Because all of the protocol's revenue is distributed to SNX owners, its P/E ratio (i.e., the price-to-earnings ratio, derived by dividing its fully diluted cap by the total earnings) is equal to the P/S ratio.
While the current P/E and P/S ratios stand at around 47x — which is not exactly a low figure — it is at its lowest level over the past year, according to data from Token Terminal. Moreover, this valuation appears more attractive when compared to the recently Nasdaq-listed exchange Coinbase, which has a trailing P/E ratio of 182x.
In addition, Synthetix has been one of the first among DeFi blue chips to embrace Layer-2 scaling. The first phase, which opened a one-way SNX bridge from Layer 1 to Layer 2 has been completed. Full Layer-2 deployment will take time, but the reduced gas fees will likewise boost derivatives trading volumes in the long run. The protocol now provides a 33% annual percentage yield from staking SNX alone, which is likely to attract investors.
Aave saw great potential toward NFT integration and institutional interest
Aave is one of the leading decentralized liquidity protocols in DeFi and currently holds over $13 billion on its balance sheet, of which $3.6 billion is locked in the Polygon network. The protocol allows anyone to deposit funds in exchange for interest, as well as borrow on an over-collateralized basis. According to data from DeFi Pulse, Aave flipped Compound as DeFi's biggest protocol in TVL terms around two weeks ago.
Over the past year, as interest rates in traditional finance have gradually fallen to 0%, Aave has continued to offer decent returns, especially for stablecoins. The strong demand for borrowed funds is the backbone of its ability to keep interest rates high — and Aave has shown strong usage, even during market corrections.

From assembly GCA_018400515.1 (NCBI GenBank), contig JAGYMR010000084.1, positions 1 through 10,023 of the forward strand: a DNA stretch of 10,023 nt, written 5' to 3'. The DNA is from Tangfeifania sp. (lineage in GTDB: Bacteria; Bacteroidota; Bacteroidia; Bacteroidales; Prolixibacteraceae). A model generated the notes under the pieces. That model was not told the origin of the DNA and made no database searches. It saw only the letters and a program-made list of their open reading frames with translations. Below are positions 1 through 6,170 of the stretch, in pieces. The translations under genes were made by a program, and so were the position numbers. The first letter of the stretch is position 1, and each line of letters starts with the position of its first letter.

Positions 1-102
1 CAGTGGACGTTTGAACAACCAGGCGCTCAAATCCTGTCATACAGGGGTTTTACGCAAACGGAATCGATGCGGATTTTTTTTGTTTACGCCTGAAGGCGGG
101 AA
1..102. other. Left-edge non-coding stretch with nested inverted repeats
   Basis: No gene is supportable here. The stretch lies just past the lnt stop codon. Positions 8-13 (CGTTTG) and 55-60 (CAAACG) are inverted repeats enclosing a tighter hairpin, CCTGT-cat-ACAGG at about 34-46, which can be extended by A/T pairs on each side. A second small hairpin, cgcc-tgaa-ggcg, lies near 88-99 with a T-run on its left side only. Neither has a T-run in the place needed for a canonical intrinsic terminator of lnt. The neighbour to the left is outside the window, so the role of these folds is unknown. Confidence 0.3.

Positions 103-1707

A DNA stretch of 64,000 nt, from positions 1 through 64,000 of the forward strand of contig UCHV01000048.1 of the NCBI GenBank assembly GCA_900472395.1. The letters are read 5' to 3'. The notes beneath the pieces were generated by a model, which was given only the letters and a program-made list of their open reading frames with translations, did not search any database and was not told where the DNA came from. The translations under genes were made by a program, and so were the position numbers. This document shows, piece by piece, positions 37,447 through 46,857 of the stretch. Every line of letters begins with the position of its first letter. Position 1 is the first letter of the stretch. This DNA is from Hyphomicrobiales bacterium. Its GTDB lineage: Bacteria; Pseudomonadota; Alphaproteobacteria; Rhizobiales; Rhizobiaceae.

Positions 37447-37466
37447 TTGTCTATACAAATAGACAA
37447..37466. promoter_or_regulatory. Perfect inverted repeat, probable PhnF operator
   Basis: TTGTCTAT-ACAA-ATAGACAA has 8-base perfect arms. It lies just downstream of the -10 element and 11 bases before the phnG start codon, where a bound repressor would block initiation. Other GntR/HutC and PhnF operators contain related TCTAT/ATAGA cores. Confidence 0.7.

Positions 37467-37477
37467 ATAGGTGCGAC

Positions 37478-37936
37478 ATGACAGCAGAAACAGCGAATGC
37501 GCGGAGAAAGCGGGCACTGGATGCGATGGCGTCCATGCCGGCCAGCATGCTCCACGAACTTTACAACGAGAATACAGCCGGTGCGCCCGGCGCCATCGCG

For instance, during the recent sell-off, Aave's outstanding debt fell to $4.4 billion on May 26 but then rebounded quickly to a new high of $5.8 billion, as per data from The Block.
Moreover, Aave has a lot of positive developments on the horizon. Firstly, Stani Kulechov, founder of Aave, recently tweeted that "NFT as collateral is coming to Aave." The integration between nonfungible tokens and DeFi has a lot of potential for growth. For instance, now that Uniswap V3 is minting liquidity certificates as NFTs, Aave could support these NFT-based certificates as collateral against loans.
Meanwhile, Aave has also been attracting attention from institutional investors and has built a private pool for institutions to test out. If the protocol can successfully bridge with traditional finance, it will have a more stable market and a large degree of independence from cryptocurrency volatility.
In terms of valuations, Token Terminal data shows that Aave has an annualized revenue of $408 million and a $5 billion fully diluted market capitalization. This translates to a P/S ratio of 13x, which is close to third-ranked lending protocol Compound (at 11x) and is better than second-ranked protocol Maker (at 22x).
DeFi has everyone's attention
The development of DeFi protocols has not paused with the latest price correction. Instead, as the global economy adapts to changes brought upon by the pandemic, policymakers and institutions seeking financial innovations are now closely monitoring DeFi.
Recently, the Geneva-based World Economic Forum released a "DeFi Policy-Maker Toolkit." This 40-page white paper is another sign that DeFi has the attention of influential think tanks and of policymaking bodies at the highest levels.
All of this means that the DeFi space is quickly approaching the point where we could see a bridge between decentralized and traditional finance. And as technology stands today, it is the latter that appears most likely to need the former to carry it into the future.